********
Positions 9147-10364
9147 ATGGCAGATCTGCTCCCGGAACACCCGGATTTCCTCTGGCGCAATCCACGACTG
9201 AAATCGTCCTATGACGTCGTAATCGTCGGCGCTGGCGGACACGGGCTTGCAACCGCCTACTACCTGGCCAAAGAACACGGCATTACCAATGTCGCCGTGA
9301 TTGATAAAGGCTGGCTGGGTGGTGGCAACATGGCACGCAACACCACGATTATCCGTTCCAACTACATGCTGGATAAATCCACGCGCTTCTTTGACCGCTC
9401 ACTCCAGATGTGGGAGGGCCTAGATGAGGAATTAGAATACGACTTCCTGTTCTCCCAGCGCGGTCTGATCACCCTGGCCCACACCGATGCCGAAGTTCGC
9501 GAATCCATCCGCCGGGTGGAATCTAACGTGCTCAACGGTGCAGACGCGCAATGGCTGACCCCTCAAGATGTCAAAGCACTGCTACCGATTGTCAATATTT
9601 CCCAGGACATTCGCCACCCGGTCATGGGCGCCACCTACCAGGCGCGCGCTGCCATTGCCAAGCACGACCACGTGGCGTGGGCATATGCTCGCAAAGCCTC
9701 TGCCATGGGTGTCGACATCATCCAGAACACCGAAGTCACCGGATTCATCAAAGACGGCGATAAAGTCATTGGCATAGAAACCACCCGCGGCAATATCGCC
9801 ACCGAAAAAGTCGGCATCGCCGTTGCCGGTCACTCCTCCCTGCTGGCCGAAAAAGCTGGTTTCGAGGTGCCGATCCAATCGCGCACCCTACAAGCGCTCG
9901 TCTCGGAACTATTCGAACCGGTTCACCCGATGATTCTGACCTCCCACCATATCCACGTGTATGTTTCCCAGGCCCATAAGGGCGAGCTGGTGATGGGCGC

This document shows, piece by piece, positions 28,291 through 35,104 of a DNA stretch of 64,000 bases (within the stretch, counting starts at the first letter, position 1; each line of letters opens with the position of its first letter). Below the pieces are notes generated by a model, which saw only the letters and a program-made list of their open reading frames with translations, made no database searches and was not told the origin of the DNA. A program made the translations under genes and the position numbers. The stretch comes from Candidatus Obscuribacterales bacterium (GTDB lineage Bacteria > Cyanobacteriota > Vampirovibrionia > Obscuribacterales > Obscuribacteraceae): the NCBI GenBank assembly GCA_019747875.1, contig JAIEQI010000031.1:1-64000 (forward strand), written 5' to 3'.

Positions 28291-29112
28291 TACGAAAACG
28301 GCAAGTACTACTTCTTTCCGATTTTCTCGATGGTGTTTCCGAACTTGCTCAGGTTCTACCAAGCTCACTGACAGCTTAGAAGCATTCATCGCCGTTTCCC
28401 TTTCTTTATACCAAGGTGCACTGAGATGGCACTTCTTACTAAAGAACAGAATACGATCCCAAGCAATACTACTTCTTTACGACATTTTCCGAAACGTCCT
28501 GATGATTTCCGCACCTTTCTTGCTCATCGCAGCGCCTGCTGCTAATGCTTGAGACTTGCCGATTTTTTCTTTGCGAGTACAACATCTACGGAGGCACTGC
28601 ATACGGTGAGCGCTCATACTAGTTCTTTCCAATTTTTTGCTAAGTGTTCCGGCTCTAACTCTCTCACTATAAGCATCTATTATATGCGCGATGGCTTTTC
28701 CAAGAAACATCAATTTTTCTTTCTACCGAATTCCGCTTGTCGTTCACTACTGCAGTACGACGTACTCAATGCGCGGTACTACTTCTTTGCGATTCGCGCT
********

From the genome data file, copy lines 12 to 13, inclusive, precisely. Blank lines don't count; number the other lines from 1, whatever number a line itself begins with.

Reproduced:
Positions 28291-29112
28291 TACGAAAACG